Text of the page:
How Mukanya formed Blacks UnlimitedThomas “Mukanya” Mapfuno has encountered happy and sad moments in his four-decade career. — Graphic by Stream Africa

Godwin Muzari Memory Lane
Thomas “Mukanya” Mapfumo’s journey in music has been long. It has had its twists and turns. He has encountered happy and sad moments in a career of more than four decades. Now a legend and revered singer, Mukanya’s beginning was a struggle, just like many musicians of his time.

Now he looks back and laughs at some of the tough situations they endured. As he went down memory lane on Wednesday in an interview at a local hotel, Mukanya told of his humble beginnings.

He remembered how they looked helpless as they washed their clothes in Odzi River as a band, wondering if they would make it with a bleak cloud that seemed to hover over their music aspirations.

It was in the late 1970s and they were based at a bar near Bezel Bridge, performing under the name Acid Band.
Acid Band had done a lot of shows in Harare and Bulawayo, among other places before they went to their base in Bezel Bridge.

He laughed when he recalled how they were left astounded and clueless when they lost their clothes and vinyl records as they went for a show. That was the time when Mukanya was beginning to mould Blacks Unlimited and it appeared as if a curse was trailing him. Things were not going as planned.

“When it became clear that things would not work out in Bezel Bridge, I heard that a new bar would be opened in Mutare. It belonged to a man called Mubaiwa.

“I approached him. He said they still had about two weeks to open it, but he allowed us to come and stay at the place rehearsing for the opening night,” Mukanya recalled.

“We ran away from our place in Bezel Bridge and relocated to Mutare. Our new place was called Zimunya Nightclub. However, after playing for the first weekend we were not paid. It was a Monday and guys sent me to Mubaiwa to get our money, but he told me he would only pay after many performances.

“The other guys were angry and they left. I stayed with Jonah Sithole and we decided to move on. I thought of forming another band. I sat down with Mubaiwa and told him I wanted to form a band — Blackman Spirits. He suggested the name Black Spirits and that was how the name came about.

“He gave me money to travel to Harare to get other band members. I got Oliver Matamba and Lawrence Phiri.
“I also bought new clothes for the band and records that we would play for rehearsals because we were doing copyrights.
“As we took a bus from Mutare to Zimunya, our suitcase containing everything we had bought was placed on the bus carrier.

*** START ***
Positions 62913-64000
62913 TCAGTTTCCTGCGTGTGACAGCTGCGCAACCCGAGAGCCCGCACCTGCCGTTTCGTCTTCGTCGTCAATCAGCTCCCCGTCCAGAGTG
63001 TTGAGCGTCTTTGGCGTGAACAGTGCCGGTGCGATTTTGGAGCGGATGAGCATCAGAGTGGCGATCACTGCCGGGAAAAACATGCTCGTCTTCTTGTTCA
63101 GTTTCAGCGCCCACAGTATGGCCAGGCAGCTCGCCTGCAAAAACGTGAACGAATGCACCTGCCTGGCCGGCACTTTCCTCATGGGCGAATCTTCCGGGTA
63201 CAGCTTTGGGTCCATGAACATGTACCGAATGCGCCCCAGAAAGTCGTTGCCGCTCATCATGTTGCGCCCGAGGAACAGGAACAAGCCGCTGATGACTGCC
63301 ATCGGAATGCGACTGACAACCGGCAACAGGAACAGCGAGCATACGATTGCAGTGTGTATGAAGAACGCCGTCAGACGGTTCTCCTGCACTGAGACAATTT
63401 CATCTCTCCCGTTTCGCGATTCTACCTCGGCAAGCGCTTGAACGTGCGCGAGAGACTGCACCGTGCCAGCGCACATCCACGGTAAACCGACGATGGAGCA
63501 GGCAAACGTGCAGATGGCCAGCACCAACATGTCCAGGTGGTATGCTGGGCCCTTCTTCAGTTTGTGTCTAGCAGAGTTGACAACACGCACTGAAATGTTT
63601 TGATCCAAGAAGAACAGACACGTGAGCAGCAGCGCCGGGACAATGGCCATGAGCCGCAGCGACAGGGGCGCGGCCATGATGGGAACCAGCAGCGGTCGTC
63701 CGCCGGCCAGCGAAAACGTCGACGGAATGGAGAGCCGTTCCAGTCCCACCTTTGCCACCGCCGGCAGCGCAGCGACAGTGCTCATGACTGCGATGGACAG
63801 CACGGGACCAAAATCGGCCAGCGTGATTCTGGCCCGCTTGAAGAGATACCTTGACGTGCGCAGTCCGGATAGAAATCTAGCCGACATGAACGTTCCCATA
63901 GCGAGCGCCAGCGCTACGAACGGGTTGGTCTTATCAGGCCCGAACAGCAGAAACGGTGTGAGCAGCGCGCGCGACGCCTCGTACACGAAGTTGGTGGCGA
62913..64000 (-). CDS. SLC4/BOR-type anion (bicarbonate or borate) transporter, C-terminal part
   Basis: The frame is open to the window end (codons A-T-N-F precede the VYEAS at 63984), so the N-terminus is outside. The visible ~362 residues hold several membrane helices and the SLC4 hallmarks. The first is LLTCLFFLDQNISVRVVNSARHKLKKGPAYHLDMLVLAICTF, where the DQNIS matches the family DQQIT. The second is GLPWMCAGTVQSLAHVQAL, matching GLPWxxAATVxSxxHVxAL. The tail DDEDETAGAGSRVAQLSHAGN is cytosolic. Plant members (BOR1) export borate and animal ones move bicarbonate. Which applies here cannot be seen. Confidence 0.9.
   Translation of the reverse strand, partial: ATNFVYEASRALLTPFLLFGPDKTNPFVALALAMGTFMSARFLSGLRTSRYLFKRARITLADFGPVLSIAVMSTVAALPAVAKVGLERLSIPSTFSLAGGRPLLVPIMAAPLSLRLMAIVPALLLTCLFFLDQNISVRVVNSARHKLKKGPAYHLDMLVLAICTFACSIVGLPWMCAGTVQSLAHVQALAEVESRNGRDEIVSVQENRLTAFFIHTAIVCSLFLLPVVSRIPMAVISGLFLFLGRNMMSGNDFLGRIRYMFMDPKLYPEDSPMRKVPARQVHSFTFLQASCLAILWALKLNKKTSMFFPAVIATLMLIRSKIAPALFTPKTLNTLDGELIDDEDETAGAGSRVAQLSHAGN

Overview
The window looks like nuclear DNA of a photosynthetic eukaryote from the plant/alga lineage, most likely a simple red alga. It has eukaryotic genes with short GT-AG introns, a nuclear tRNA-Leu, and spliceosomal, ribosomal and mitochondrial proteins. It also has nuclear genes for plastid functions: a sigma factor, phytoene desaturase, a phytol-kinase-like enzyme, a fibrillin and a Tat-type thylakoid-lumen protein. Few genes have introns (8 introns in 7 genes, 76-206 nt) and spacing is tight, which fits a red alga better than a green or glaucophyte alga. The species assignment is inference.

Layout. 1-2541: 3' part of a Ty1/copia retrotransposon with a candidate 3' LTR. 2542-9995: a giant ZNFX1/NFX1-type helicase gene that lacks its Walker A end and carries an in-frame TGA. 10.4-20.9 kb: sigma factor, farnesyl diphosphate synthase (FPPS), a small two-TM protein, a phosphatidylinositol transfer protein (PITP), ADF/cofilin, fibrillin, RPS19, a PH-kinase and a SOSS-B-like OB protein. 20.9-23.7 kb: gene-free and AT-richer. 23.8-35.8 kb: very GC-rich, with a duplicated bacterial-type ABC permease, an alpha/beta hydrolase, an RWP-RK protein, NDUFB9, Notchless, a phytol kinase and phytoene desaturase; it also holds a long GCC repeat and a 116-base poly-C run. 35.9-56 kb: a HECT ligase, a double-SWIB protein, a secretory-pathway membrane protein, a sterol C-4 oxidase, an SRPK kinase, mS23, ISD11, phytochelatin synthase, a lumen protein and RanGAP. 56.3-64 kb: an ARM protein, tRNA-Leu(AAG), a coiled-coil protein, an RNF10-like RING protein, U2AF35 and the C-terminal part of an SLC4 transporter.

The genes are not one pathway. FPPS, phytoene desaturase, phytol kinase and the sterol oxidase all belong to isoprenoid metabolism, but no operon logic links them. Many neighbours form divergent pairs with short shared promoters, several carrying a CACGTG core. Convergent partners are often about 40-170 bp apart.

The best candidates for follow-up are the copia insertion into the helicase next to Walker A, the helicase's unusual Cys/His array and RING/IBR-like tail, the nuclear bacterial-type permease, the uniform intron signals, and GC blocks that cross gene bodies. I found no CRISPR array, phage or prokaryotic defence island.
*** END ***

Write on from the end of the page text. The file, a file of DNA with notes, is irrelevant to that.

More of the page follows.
We were happy to go for the new mission and I knew our performance would convince Mubaiwa to pay us.
“However, when we got to Zimunya, our suitcase was not found. It should have fallen down somewhere along the way. I could not believe it. We had to walk a long distance backwards hoping that we could find it, but we could not. We sat down dejected.”
Mukanya said he knew Mubaiwa could not give him more money and he would probably not believe the story that the suitcase had fallen from the bus.

Because of the days he had spent in Mutare, he had made friends with a man who owned a clothing shop.
“I approached him and borrowed clothes and we also managed to raise money to buy new records.
“Things were back to normal and we proceeded with our shows at Zimunya Nightclub as Blacks Unlimited.”

However, things did not go according to plan and some band members were disgruntled. Jonah Sithole left Blacks Unlimited and went to join Great Sounds.

Mukanya realised that the Mutare contract would not be sustainable and he returned to Harare. By that time, Blacks Unlimited had changed beat to incorporate traditional elements that led to the birth of chimurenga sound.
“We came back to Harare and I approached my uncle Sekuru Bond who had given us instruments. He allowed us to rehearse at his house.

He is the one who told me about Oliver Mtukudzi and arranged our first meeting. Mtukudzi heard me playing ‘Rova Ngoma’ and he asked for permission to record it. He then did it in his own style.”

Mukanya had recorded the album “Hokoyo” in 1978 and his return to Harare meant he had to push his music through recordings.

He began to record more albums and making hits. The name Blacks Unlimited became big and Mukanya started pulling huge numbers to his shows. That was how the Blacks Unlimited journey, which is now a history of success, began.
Before Acid Band and Black Spirits, Mukanya had worked with groups like Hallelujah Chicken Run Band, Spring Fields, Cosmic Four Dots and Zutu Brothers.

Other names that were involved with Mukanya include Marshal Munhumumwe who was his uncle, James Chimombe, Joshua Dube, Leonard “Picket” Chiyangwa, Charles Makokobe and Sekuru Hozhwa, among others.
Mukanya said it all began in Mabvuku with Zutu Brothers.

“When I came to Harare from the rural area, I started hearing music on radio and I was excited with rock ‘n roll style. I was staying in Mabvuku where Zutu Brothers were based — I would do vocals and a bit of dances for them,” said Mukanya.
“When my family moved to Mbare, I would travel to Mabvuku to join them but I later got new groups in Mbare and that is when I joined Spring Fields.

“We continued with copyrights as I joined later bands.
“My upbringing in the rural area had taught me a lot about traditional African music and that is why I later changed the beat for my own compositions.”